posted by Carl V Phillips
To complete our series on the amazingly bad anti-THR position statement from the European Respiratory Society (presumably via Christina Gratziou), I will pick up the sentence I skipped in the previous post that pointed out their dishonest and otherwise abysmal use of source citations.
In general, ERS subscribes to the medical principle of primum non nocere and holds that Tobacco users “should not trade one carcinogenic product for another…”
To finish up the theme from the previous post, let’s start with the citation, which is to the 2003 Congressional testimony of US Surgeon General Carmona about smokeless tobacco and THR. As bad as the other six citations I discussed in the previous post were, this one packs in an unbelievable amount of fail: They cited what is basically an opinion statement from 2003 — practically the dawn of history in THR terms — in a document about emerging products. That particular statement is one of the most completely debunked anti-THR polemics in history, and made Carmona look like an idiot to anyone who understood the subject. It was only about the smokeless tobacco products that existed in 2003, not the majority of the products discussed in the document. The evidence then, as now, did not support the claim that popular smoke-free products were carcinogenic at a measurable level.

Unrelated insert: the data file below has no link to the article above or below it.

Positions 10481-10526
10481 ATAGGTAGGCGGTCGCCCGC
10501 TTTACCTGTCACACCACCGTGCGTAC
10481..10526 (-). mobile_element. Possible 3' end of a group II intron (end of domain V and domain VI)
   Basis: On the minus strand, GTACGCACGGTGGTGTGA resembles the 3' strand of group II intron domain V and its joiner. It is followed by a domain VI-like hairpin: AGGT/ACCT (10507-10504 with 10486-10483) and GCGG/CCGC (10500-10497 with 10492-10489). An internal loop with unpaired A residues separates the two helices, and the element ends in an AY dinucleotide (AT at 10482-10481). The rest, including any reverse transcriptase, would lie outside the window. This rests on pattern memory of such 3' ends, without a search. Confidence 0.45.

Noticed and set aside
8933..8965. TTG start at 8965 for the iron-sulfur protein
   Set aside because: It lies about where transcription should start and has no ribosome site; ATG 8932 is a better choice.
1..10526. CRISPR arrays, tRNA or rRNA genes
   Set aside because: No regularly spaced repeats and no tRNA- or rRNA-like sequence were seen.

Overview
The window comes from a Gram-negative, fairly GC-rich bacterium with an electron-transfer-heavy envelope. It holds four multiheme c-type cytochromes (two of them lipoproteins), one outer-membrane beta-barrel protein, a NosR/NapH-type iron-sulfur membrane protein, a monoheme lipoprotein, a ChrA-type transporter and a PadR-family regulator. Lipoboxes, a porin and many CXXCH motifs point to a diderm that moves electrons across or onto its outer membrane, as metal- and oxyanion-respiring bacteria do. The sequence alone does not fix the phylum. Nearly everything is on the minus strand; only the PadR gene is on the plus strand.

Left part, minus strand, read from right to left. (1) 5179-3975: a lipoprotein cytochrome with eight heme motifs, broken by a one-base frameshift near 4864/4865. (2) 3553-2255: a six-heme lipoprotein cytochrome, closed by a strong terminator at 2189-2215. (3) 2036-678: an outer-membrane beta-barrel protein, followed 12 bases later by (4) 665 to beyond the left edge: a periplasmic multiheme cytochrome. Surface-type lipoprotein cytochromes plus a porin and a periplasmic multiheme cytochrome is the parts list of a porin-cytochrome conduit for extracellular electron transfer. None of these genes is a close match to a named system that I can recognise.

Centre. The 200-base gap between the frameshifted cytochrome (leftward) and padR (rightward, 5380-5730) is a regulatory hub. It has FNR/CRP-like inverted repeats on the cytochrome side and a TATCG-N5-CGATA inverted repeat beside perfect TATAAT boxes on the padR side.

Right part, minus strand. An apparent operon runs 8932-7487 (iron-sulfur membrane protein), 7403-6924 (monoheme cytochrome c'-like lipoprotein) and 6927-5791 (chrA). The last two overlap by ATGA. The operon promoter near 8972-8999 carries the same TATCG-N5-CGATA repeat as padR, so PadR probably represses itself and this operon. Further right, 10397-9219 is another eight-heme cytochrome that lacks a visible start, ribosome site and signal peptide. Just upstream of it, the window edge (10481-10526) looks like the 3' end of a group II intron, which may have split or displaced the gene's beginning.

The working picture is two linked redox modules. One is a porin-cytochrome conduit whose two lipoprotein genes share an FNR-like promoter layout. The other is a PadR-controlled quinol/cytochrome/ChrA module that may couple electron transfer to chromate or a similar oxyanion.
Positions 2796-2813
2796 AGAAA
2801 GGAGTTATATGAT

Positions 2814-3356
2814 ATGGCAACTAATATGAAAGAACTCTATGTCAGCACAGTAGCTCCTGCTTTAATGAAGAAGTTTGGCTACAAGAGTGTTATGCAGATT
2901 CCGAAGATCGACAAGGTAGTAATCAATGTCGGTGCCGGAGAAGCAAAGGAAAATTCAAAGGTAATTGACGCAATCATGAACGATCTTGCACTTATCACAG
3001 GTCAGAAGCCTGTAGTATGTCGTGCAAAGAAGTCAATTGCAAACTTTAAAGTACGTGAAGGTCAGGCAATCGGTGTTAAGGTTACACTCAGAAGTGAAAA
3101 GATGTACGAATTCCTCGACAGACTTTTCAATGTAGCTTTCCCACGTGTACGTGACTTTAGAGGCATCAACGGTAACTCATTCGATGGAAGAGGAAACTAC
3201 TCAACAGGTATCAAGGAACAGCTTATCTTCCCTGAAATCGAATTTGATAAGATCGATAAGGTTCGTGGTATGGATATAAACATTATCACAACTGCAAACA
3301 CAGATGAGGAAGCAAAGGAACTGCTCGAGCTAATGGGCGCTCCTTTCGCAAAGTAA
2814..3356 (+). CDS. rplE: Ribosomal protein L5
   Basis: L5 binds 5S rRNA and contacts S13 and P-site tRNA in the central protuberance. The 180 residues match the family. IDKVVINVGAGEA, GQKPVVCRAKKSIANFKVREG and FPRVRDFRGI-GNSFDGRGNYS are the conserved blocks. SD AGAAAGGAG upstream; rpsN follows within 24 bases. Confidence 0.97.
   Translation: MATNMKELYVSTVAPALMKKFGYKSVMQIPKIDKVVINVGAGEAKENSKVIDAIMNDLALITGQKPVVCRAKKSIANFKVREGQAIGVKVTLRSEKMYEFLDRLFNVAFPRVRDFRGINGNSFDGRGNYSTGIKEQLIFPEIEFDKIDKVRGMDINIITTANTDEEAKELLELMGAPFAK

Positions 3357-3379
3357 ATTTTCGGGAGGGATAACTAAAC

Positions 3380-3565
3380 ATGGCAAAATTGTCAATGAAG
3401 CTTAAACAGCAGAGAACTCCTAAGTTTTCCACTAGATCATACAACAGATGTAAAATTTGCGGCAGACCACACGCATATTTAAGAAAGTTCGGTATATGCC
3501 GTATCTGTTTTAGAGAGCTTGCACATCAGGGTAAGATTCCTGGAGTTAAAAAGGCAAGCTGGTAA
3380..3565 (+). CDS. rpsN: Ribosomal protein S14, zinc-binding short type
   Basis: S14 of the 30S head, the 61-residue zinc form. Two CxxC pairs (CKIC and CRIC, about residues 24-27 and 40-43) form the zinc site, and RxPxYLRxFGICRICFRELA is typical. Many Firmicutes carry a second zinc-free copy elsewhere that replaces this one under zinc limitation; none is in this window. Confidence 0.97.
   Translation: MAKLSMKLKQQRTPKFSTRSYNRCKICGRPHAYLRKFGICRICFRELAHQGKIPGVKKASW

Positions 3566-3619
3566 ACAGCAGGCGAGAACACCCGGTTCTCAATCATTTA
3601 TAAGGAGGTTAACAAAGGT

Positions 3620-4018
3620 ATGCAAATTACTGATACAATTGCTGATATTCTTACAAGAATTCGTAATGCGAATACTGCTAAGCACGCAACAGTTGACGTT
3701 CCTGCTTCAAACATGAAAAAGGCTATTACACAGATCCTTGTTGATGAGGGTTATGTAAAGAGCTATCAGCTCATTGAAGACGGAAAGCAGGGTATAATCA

And finally, why would someone cite a source for a normative assertion (i.e., saying what they think should be the case) that is described in terms of “we hold that….”? Their opinion is still just their asserted opinion (and is just as lies-based and harmful) in spite of someone having used the same phrase once, a long time ago. Grade: F-minus-minus-minus.
But there is much more to this one horrible sentence (and I am not talking about the odd capital “T”):
That “primum non nocere” for those who do not speak
pointless obnoxious pretensiousnessLatin, it means “first, do no harm”, a phrase that is somewhat mis-attributed to the Greek, Hippocrates. The thing is, there is no such principle.
The words exist, of course, and they are even repeated frequently. But they do not mean anything very useful, and cannot be the reason for a belief or claim. The phrase is most often — perhaps even virtually always — used as a rationalization to dress up an existing opinion. When you see these words used in anti-THR, you know you are dealing with someone with either limited understanding of what they are talking about, or who is a liar.
The simplest interpretation of that phrase is: never do anything that might cause any harm. But this effectively precludes all actions in health and medicine, and most any other action of any sort. Any action stands a chance of doing harm. Most medical procedures definitely do some harm, and all of them stand a chance of doing more harm than good in a particular case.